Lobby MPs over Australia trade deal concerns, farmers told – FarmersWeekly

Credit: Original article can be found here

Farmers are being urged to write to their MPs asking them to ensure their high standards are not undercut in a free-trade deal between the UK and Australia.

The plea comes after prime minister Boris Johnson confirmed this week that the two countries had signed an in-principle free-trade agreement – despite serious concerns about the damaging impact this could have on the UK food and farming industries.

Phil Stocker, chief executive of the National Sheep Association, said the government had made “promise after promise” that it would not allow farmers to be undercut by lower-standard food imports in any trade deals – but this deal risked doing just that.

See also: Opinion: Nothing to fear from a free-trade agreement with Australia

“We are being pushed to farm with higher standards and it will ultimately lead to more premium products, but then we will feed our people with foods that don’t meet our own standards,” said Mr Stocker. “There is something fundamentally and ethically wrong with that.”

Mr Stocker urged Farmers Weekly readers to write to their local MPs to express their concerns about the damaging effects this deal could have on farming families for generations to come.

“Any pressure we can put on MPs and the government to ensure the deal goes through proper parliamentary scrutiny of the independent advisory body, the Trade and Agriculture Commission (TAC), is vital,” he added.

The Conservative government has given reassurances that under the deal British farmers “will be protected by a cap on tariff-free imports for 15 years, using tariff rate quotas and other safeguards”.

But Martin Kennedy, president of NFU Scotland, branded the 15-year transition to zero tariffs as “merely a slow journey to the Australians getting unfettered access to UK markets” with “no safeguards” for British farmers.

How to lobby your MP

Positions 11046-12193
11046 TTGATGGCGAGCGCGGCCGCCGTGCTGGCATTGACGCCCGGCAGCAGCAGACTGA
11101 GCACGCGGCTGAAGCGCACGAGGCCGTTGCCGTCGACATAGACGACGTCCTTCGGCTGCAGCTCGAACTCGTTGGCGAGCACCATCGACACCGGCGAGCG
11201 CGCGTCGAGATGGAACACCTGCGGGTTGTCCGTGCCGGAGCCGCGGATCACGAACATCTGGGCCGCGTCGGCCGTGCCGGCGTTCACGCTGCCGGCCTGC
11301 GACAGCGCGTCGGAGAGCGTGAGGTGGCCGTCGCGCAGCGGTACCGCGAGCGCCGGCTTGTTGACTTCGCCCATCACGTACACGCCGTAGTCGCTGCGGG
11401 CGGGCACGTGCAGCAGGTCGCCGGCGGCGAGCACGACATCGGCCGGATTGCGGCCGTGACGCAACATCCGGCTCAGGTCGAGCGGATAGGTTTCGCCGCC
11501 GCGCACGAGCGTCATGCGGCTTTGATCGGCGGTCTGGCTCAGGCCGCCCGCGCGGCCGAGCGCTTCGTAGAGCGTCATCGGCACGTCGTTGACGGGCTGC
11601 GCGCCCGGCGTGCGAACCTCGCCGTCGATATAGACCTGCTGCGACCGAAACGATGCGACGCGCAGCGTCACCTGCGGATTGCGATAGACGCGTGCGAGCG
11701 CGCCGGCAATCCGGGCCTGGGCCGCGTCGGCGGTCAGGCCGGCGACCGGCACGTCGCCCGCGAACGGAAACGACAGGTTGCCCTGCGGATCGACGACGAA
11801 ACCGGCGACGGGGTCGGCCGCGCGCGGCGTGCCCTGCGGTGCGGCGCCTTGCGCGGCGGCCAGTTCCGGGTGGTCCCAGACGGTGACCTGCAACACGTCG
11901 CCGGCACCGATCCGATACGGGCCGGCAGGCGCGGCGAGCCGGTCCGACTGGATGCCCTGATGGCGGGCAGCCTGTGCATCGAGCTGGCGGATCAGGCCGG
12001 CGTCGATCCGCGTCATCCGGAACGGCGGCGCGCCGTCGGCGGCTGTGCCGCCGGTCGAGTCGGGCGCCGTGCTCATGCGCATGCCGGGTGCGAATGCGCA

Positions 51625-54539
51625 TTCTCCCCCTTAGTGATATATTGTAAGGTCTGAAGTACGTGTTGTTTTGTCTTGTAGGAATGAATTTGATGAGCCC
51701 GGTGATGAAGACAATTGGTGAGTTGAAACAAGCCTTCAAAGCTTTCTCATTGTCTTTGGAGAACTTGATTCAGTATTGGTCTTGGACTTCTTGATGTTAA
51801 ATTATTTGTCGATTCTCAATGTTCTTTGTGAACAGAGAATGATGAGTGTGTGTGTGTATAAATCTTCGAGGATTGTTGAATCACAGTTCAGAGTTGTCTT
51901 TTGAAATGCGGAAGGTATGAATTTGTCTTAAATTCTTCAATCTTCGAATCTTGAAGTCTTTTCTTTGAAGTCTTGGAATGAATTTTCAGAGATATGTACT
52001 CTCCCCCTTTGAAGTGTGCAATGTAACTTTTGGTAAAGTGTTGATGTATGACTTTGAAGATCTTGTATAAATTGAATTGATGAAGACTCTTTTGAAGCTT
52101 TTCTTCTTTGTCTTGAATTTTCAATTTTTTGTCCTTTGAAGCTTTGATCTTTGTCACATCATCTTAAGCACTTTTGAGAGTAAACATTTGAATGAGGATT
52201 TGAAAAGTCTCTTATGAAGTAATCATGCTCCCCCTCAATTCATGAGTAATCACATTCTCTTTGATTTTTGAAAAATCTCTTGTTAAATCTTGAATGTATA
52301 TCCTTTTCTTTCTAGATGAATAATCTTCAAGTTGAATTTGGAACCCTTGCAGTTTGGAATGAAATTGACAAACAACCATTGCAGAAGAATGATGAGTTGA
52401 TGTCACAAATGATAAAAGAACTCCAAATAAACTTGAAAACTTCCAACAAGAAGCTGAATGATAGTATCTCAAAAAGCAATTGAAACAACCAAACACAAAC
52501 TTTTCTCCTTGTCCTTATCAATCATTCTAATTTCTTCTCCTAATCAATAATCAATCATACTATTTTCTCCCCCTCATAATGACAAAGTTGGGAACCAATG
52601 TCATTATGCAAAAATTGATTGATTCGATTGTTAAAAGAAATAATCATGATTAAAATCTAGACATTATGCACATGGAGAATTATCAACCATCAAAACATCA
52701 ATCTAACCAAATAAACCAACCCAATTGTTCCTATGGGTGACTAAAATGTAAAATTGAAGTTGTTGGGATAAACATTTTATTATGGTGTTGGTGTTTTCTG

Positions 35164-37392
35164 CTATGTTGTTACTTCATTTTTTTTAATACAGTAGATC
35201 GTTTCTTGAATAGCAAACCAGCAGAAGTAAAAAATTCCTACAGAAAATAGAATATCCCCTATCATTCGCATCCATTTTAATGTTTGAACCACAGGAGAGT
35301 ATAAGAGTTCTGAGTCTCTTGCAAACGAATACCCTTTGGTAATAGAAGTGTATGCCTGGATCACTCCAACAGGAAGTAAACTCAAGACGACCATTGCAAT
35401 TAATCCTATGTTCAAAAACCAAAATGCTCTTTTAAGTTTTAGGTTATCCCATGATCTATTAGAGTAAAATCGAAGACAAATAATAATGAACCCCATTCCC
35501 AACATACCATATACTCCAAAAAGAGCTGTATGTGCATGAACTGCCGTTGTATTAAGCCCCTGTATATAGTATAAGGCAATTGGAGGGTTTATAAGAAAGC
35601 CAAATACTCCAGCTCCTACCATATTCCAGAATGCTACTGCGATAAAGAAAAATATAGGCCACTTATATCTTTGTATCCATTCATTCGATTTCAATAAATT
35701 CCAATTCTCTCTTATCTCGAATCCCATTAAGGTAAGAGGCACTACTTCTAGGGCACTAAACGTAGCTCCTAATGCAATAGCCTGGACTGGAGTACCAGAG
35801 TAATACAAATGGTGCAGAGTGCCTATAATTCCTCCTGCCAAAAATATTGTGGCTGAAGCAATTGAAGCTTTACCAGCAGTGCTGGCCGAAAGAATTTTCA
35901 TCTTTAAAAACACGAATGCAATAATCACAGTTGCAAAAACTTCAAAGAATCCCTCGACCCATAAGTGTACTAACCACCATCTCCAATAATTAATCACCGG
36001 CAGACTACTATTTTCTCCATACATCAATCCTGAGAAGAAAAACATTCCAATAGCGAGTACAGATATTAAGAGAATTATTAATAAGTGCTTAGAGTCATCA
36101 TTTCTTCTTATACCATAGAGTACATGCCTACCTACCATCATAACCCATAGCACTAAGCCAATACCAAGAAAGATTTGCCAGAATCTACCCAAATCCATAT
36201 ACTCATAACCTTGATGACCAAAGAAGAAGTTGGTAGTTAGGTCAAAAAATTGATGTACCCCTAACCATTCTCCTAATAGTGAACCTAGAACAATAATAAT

There are several options to lobby your MP:

  • Face-to-face meeting
  • Email or letter
  • A phone call
  • Contact them on Twitter or Facebook.

Details of your MP’s constituency surgery can be found on their website. Letters can be sent to their constituency address or to parliament (Houses of Parliament, House of Commons, London, SW1A 0AA).

Lower standards

Farming unions fear British farmers will struggle to compete with the scale of industrial farming from Australia which can offer cheaper produce due to the availability of space and their lower food safety and animal welfare standards.

They accused Mr Johnson’s government of trying to push through a hasty trade deal with Australia before the TAC has been properly set up to scrutinise such trade deals.

Mr Kennedy said agreeing an FTA with Australia without proper scrutiny “sets a dangerous precent” for other trade deals with major agri-food producing countries such as New Zealand, Canada and the US.

NFU president Minette Batters said the “ultimate test” of this trade deal would be whether it “undermines UK farming and merely exports the environmental and animal welfare impact of the food we eat”.

Case study: Dan Phipps, sheep farmer, Suffolk

Sheep farmer Dan Phipps fears a free trade deal with Australia will allow lower-standard food products to flood the UK market – and the government will just accept it.

Sheep farmer Dan Phipps

© Dan Phipps

Mr Phipps lambs about 2,000 breeding ewes on the Godolphin horse stud in Newmarket, Suffolk, producing lamb for supermarkets, mainly Sainsbury’s. He is also chairman of the National Sheep Association.

“We’ve got environmental pressures coming in more and more on the way we farm,” he said. “But if it’s leaving a gap in the market, it doesn’t seem right that it’s going to be filled by something produced potentially to lower standards.”

The public would then be faced with two choices: either back British farmers and buy quality produce, or buy cheaper imported food not farmed under the same standards. “It would be upsetting to discover people pay less without the standards being as high as ours,” he admitted.

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